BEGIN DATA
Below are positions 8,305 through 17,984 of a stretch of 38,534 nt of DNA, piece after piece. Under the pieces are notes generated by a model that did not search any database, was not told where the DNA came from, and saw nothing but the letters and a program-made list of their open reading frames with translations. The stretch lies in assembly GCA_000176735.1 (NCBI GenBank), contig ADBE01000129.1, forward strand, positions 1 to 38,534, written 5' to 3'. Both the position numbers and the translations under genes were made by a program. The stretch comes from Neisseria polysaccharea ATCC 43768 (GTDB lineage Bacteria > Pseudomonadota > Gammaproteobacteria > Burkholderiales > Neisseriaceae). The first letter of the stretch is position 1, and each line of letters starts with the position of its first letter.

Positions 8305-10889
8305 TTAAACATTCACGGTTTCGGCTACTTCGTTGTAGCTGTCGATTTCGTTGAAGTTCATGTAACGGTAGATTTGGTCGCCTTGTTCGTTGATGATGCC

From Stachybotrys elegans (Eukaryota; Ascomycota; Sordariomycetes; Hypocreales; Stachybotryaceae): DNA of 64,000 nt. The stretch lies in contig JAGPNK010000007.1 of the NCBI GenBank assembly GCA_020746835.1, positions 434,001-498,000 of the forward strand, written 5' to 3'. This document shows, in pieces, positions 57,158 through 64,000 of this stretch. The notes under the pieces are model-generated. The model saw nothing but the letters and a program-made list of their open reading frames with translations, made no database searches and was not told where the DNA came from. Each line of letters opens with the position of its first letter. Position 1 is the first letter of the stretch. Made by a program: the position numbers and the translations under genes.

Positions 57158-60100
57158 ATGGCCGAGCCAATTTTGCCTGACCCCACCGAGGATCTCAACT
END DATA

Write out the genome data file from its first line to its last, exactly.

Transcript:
Below are positions 8,305 through 17,984 of a stretch of 38,534 nt of DNA, piece after piece. Under the pieces are notes generated by a model that did not search any database, was not told where the DNA came from, and saw nothing but the letters and a program-made list of their open reading frames with translations. The stretch lies in assembly GCA_000176735.1 (NCBI GenBank), contig ADBE01000129.1, forward strand, positions 1 to 38,534, written 5' to 3'. Both the position numbers and the translations under genes were made by a program. The stretch comes from Neisseria polysaccharea ATCC 43768 (GTDB lineage Bacteria > Pseudomonadota > Gammaproteobacteria > Burkholderiales > Neisseriaceae). The first letter of the stretch is position 1, and each line of letters starts with the position of its first letter.

Positions 8305-10889
8305 TTAAACATTCACGGTTTCGGCTACTTCGTTGTAGCTGTCGATTTCGTTGAAGTTCATGTAACGGTAGATTTGGTCGCCTTGTTCGTTGATGATGCC

From Stachybotrys elegans (Eukaryota; Ascomycota; Sordariomycetes; Hypocreales; Stachybotryaceae): DNA of 64,000 nt. The stretch lies in contig JAGPNK010000007.1 of the NCBI GenBank assembly GCA_020746835.1, positions 434,001-498,000 of the forward strand, written 5' to 3'. This document shows, in pieces, positions 57,158 through 64,000 of this stretch. The notes under the pieces are model-generated. The model saw nothing but the letters and a program-made list of their open reading frames with translations, made no database searches and was not told where the DNA came from. Each line of letters opens with the position of its first letter. Position 1 is the first letter of the stretch. Made by a program: the position numbers and the translations under genes.

Positions 57158-60100
57158 ATGGCCGAGCCAATTTTGCCTGACCCCACCGAGGATCTCAACT